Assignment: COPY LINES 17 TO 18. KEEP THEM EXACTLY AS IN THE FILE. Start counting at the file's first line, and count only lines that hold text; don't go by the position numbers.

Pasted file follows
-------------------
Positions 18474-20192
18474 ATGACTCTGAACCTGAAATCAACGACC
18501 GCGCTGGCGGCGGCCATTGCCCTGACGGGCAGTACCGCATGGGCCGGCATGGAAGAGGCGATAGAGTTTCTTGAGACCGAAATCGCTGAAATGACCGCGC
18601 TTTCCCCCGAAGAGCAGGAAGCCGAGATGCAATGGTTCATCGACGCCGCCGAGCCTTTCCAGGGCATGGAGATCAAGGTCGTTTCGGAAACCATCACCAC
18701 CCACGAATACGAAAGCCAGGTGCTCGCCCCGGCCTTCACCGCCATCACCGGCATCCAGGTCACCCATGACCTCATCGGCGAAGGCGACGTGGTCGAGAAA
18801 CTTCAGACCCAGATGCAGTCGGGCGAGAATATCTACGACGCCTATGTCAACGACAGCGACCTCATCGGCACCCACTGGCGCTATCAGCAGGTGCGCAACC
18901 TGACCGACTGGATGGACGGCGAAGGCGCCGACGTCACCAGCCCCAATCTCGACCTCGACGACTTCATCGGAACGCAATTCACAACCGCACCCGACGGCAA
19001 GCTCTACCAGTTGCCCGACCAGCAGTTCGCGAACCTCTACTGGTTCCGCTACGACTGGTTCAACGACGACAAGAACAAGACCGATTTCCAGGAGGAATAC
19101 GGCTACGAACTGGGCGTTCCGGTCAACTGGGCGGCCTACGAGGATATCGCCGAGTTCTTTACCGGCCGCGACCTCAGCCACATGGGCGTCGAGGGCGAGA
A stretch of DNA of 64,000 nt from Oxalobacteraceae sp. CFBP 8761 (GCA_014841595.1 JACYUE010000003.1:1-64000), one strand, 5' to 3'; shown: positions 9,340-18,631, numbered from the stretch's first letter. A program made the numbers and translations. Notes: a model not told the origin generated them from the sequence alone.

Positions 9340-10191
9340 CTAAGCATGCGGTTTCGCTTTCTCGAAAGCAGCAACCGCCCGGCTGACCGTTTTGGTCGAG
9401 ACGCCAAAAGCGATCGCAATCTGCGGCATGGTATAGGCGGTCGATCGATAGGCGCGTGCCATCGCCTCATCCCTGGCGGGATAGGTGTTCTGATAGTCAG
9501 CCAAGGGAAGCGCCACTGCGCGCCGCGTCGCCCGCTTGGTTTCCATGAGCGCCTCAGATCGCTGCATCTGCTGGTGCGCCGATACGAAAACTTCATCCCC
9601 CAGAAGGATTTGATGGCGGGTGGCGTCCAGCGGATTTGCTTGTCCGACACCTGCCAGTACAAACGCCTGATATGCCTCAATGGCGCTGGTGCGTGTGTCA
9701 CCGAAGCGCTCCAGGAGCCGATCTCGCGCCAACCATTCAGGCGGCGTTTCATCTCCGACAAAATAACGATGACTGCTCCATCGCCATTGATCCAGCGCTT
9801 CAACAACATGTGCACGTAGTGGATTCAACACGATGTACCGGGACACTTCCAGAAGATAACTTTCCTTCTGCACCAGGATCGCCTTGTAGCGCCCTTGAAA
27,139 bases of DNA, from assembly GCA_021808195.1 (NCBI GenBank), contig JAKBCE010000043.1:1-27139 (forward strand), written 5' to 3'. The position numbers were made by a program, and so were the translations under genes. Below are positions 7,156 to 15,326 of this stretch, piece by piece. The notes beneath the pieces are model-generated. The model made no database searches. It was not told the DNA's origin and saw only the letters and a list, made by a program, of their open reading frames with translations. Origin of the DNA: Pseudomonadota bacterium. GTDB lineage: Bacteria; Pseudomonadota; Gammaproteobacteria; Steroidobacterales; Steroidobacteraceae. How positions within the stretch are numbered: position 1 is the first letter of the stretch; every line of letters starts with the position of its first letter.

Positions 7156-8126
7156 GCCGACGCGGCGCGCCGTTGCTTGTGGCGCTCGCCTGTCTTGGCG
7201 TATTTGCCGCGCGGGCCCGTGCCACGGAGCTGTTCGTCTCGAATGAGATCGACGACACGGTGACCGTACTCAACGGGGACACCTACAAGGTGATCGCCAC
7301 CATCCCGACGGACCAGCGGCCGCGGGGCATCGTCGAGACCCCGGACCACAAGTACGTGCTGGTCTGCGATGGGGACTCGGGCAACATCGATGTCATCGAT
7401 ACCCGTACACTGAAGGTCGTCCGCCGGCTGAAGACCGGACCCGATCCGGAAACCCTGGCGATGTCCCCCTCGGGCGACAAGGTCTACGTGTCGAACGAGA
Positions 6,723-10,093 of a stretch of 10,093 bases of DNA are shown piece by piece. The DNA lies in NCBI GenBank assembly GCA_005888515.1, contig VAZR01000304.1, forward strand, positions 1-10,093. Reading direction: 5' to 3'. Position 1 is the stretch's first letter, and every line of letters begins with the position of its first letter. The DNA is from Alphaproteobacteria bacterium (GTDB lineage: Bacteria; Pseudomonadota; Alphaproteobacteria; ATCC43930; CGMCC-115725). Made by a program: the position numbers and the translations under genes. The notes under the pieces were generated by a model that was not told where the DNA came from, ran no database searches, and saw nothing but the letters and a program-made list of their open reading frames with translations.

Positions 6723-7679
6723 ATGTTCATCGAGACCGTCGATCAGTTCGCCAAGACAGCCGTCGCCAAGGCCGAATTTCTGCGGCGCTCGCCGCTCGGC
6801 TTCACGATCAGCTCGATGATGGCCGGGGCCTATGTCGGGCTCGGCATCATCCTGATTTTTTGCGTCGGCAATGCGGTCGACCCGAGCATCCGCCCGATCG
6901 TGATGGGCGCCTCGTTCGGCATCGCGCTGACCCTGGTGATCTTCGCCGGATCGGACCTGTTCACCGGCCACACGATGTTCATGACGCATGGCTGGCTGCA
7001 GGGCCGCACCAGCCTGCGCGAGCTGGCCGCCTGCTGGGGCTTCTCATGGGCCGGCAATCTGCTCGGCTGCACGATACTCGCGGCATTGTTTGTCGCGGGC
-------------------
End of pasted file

9801 CAACAACATGTGCACGTAGTGGATTCAACACGATGTACCGGGACACTTCCAGAAGATAACTTTCCTTCTGCACCAGGATCGCCTTGTAGCGCCCTTGAAA
27,139 bases of DNA, from assembly GCA_021808195.1 (NCBI GenBank), contig JAKBCE010000043.1:1-27139 (forward strand), written 5' to 3'. The position numbers were made by a program, and so were the translations under genes. Below are positions 7,156 to 15,326 of this stretch, piece by piece. The notes beneath the pieces are model-generated. The model made no database searches. It was not told the DNA's origin and saw only the letters and a list, made by a program, of their open reading frames with translations. Origin of the DNA: Pseudomonadota bacterium. GTDB lineage: Bacteria; Pseudomonadota; Gammaproteobacteria; Steroidobacterales; Steroidobacteraceae. How positions within the stretch are numbered: position 1 is the first letter of the stretch; every line of letters starts with the position of its first letter.